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In Madagascar, the difficulties are pretty much always extreme

In Madagascar, the difficulties are pretty much always extreme

We speak with the Founder of Feedback Madagascar about climate change's disastrous effects on an already struggling nation.

Published on

You might recognise, from nature programmes, an extraordinary fact about the ecosystem in Madagascar: that 90% of its wildlife isn’t found anywhere else in the world. Sadly, for this unique and fascinating country, it is also among the poorest countries in the world.

And there has been no relief for the people that call it home. The country has been devastated by year after year of severe drought. According to recent news from the World Food Programme (WFP), Madagascar’s population is the first to face famine created as a result of climate change, with more than one million people in southern Madagascar struggling to get enough to eat.

“Madagascar is currently experiencing very tough times, very high COVID numbers, but also weeks of state of emergency. There's a drought in the south part of the island causing even more hunger.
Jamie Spencer Feedback Madagascar - Founder

To share more knowledge on the worsening situation, we spoke with our partner organisation, Feedback Madagascar, for a first-hand account of what is happening, and how it is affecting the children born into these desperate circumstances.

Jamie Spencer founded Feedback Madagascar nearly 30 years ago: 

“In a country like Madagascar, the difficulties are pretty much always extreme. So, from a local point of view, it's just more of the same troubles. The huge impact, of course, has been the closing of the borders (due to Covid restrictions), the crumbling of the economy, and the real increase in the prices of everything. So, that's probably the most direct impact which is making people's lives so much harder. In the south, which is experiencing this drought, it's extra dreadful. A series of droughts - for, I think, four seasons now - where the production and the success of the harvest has been hopeless has meant that there's an awful lot of suffering there. There is a compounding of problems.”

He continues: “80% of the people are subsistence farmers, utterly and directly dependant on a healthy environment. We believe that to solve any problems and to prevent other problems undermining your activities, you have to work on all fronts. We do this with an approach, which we call ‘participative’. So, everything we do is very much with the people's involvement from beginning to end and long-term, because these are the biggest problems on the planet. They're not going to get solved in three years. So, we commit to our working area long-term without any exit strategy."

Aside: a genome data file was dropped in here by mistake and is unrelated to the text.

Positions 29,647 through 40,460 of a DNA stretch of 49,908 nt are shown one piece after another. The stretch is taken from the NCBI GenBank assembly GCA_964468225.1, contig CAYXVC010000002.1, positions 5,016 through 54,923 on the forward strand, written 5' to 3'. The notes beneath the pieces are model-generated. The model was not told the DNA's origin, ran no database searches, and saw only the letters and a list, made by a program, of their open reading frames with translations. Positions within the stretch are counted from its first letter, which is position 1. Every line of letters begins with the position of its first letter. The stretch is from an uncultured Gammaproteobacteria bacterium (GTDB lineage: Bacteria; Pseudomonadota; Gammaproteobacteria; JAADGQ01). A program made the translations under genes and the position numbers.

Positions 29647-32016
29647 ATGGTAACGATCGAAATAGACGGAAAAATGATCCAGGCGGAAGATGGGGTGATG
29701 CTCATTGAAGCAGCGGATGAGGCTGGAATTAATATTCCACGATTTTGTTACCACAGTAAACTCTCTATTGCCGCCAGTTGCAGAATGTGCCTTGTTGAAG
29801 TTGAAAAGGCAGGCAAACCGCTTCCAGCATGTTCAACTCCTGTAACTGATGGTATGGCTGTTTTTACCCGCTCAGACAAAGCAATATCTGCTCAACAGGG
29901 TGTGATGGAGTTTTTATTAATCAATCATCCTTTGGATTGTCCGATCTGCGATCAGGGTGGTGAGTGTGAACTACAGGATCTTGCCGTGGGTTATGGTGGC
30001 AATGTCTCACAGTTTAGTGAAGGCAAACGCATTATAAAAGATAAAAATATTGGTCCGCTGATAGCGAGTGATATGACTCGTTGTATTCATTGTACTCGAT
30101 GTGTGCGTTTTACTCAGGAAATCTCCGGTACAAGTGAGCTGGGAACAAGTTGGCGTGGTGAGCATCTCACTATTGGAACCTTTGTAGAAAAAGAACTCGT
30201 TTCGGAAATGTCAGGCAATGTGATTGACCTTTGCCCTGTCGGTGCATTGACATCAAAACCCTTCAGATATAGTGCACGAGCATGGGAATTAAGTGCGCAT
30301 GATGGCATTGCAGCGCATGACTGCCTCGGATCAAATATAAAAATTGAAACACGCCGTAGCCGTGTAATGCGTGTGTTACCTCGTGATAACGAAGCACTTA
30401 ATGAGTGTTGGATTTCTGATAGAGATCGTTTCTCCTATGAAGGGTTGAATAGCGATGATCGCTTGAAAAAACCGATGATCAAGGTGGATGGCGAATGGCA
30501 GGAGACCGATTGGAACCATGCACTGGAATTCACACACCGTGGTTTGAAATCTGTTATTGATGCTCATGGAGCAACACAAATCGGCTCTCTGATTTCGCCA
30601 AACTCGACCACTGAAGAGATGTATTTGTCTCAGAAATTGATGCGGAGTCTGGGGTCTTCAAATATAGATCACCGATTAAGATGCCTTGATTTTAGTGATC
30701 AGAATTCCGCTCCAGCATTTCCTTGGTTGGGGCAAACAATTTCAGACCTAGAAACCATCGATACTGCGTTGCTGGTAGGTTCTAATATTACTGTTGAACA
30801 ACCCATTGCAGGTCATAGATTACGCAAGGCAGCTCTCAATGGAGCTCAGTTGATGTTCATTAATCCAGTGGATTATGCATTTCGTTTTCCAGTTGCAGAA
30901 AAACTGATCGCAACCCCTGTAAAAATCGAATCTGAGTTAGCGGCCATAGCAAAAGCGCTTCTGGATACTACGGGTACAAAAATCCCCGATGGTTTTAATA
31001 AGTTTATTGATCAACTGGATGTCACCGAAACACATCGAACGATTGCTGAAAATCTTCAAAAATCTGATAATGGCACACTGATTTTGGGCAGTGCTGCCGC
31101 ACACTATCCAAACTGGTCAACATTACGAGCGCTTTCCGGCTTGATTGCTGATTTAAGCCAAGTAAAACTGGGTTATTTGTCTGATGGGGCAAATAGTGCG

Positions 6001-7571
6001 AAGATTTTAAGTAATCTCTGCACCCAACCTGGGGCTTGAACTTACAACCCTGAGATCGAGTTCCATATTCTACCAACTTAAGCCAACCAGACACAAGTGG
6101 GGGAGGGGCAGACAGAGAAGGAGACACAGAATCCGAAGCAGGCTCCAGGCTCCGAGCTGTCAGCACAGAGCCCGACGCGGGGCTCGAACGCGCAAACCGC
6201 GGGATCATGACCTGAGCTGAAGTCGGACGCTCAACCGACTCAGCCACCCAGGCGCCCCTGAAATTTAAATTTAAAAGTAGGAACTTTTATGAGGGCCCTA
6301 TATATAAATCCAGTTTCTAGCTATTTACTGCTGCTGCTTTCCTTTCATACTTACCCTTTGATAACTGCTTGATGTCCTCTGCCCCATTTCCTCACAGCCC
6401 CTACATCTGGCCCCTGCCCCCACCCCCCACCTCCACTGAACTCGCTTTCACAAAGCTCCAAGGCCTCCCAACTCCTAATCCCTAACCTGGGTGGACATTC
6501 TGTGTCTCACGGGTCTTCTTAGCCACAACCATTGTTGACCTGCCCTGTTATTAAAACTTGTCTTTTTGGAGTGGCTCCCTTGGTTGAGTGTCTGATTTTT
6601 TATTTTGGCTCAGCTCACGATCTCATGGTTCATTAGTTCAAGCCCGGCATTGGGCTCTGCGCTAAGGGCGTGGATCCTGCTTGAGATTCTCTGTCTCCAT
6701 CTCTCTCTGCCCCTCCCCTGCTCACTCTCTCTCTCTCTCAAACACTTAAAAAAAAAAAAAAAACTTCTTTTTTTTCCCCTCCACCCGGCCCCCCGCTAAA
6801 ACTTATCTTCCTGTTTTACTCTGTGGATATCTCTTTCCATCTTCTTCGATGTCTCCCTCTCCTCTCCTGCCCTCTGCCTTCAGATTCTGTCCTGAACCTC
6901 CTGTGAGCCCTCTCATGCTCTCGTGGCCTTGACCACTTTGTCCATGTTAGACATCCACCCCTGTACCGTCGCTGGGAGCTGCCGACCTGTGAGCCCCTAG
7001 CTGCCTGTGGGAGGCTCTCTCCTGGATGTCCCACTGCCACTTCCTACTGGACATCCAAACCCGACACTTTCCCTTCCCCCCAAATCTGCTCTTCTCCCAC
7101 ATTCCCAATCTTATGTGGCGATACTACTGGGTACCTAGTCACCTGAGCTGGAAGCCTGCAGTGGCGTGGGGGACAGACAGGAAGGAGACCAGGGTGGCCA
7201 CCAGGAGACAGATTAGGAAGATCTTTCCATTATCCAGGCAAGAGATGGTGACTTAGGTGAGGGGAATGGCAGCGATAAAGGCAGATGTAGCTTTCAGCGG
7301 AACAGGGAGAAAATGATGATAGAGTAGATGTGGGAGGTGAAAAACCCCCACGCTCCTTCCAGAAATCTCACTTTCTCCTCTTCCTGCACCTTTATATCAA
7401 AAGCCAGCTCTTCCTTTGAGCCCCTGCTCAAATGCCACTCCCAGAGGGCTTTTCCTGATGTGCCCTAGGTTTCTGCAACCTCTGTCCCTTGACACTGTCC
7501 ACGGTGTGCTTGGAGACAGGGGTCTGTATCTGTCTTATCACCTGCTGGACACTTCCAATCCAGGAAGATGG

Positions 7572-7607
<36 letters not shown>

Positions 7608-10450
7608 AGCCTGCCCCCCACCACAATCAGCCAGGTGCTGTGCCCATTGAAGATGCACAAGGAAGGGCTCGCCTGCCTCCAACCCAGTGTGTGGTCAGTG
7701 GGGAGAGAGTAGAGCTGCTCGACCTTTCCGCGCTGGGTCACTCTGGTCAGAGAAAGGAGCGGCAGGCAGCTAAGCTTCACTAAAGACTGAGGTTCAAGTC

Jamie also reflects on Feeding Madagascar’s partnership with Mary’s Meals: “We find ourselves working with our amazing partner, Mary's Meals, who completely respect and understand our approach and philosophy and their objectives and model marries perfectly with it. So, for us, it’s a match made in heaven.

“When we started, we had no idea really how it might impact. We knew it would be popular because we are providing something additional. But we have seen significant improvements. For example, enrolment in schools went up immediately. And teachers are reporting that there is consistent attendance by pupils since the school feeding began.”

Jamie also remarks on the way the people of Madagascar contribute to the programme: 

“We also see an enormous impact on the organisation of community teams, community groups, the building of the capacity of people to work together, to work with a third party like ourselves. That to us is a huge impact. For example, where enrolment and attendance have increased, there's crowding in schools. Parents have taken it upon themselves to build extra classrooms. This is a catalytic project. It creates a foundation, a window of opportunity to do other things.

“So not only is the Mary's Meals programme having a direct and enormous impact on education, hunger, but it's having a structural impact on communities, which we're very excited about. And we're orientating ourselves to seize this opportunity that Mary's Meals is creating.”

Jamie leaves us with his dreams for Madagascar’s future: “I hope that Madagascar gets enough well-placed investment to secure the lives of all 25 million people, so they can live freely and take advantage of the opportunities that exist in this world. So, they can enjoy the beautiful country that they live in and take care of it the way they absolutely want to.”